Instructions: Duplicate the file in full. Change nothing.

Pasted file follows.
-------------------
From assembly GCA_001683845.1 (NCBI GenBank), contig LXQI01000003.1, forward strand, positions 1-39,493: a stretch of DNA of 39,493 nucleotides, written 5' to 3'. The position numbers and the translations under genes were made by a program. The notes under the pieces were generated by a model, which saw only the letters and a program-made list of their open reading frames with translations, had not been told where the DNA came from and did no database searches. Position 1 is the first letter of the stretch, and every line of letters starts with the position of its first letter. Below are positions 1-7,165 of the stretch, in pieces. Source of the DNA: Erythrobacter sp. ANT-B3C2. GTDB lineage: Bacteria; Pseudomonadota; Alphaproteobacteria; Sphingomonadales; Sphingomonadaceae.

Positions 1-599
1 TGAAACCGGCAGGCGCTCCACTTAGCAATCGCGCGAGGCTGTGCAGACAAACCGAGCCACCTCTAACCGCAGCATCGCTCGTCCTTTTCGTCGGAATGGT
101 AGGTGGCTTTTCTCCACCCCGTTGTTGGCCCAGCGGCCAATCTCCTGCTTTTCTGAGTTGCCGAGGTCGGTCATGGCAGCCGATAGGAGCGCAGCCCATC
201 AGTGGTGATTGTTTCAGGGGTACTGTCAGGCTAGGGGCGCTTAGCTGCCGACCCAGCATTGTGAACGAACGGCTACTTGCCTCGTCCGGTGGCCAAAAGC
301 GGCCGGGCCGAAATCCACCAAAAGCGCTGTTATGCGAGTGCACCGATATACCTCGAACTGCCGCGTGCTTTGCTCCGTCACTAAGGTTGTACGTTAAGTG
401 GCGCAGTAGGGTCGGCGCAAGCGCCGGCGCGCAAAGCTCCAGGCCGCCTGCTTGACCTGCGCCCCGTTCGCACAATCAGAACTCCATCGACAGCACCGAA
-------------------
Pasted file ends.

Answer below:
From assembly GCA_001683845.1 (NCBI GenBank), contig LXQI01000003.1, forward strand, positions 1-39,493: a stretch of DNA of 39,493 nucleotides, written 5' to 3'. The position numbers and the translations under genes were made by a program. The notes under the pieces were generated by a model, which saw only the letters and a program-made list of their open reading frames with translations, had not been told where the DNA came from and did no database searches. Position 1 is the first letter of the stretch, and every line of letters starts with the position of its first letter. Below are positions 1-7,165 of the stretch, in pieces. Source of the DNA: Erythrobacter sp. ANT-B3C2. GTDB lineage: Bacteria; Pseudomonadota; Alphaproteobacteria; Sphingomonadales; Sphingomonadaceae.

Positions 1-599
1 TGAAACCGGCAGGCGCTCCACTTAGCAATCGCGCGAGGCTGTGCAGACAAACCGAGCCACCTCTAACCGCAGCATCGCTCGTCCTTTTCGTCGGAATGGT
101 AGGTGGCTTTTCTCCACCCCGTTGTTGGCCCAGCGGCCAATCTCCTGCTTTTCTGAGTTGCCGAGGTCGGTCATGGCAGCCGATAGGAGCGCAGCCCATC
201 AGTGGTGATTGTTTCAGGGGTACTGTCAGGCTAGGGGCGCTTAGCTGCCGACCCAGCATTGTGAACGAACGGCTACTTGCCTCGTCCGGTGGCCAAAAGC
301 GGCCGGGCCGAAATCCACCAAAAGCGCTGTTATGCGAGTGCACCGATATACCTCGAACTGCCGCGTGCTTTGCTCCGTCACTAAGGTTGTACGTTAAGTG
401 GCGCAGTAGGGTCGGCGCAAGCGCCGGCGCGCAAAGCTCCAGGCCGCCTGCTTGACCTGCGCCCCGTTCGCACAATCAGAACTCCATCGACAGCACCGAA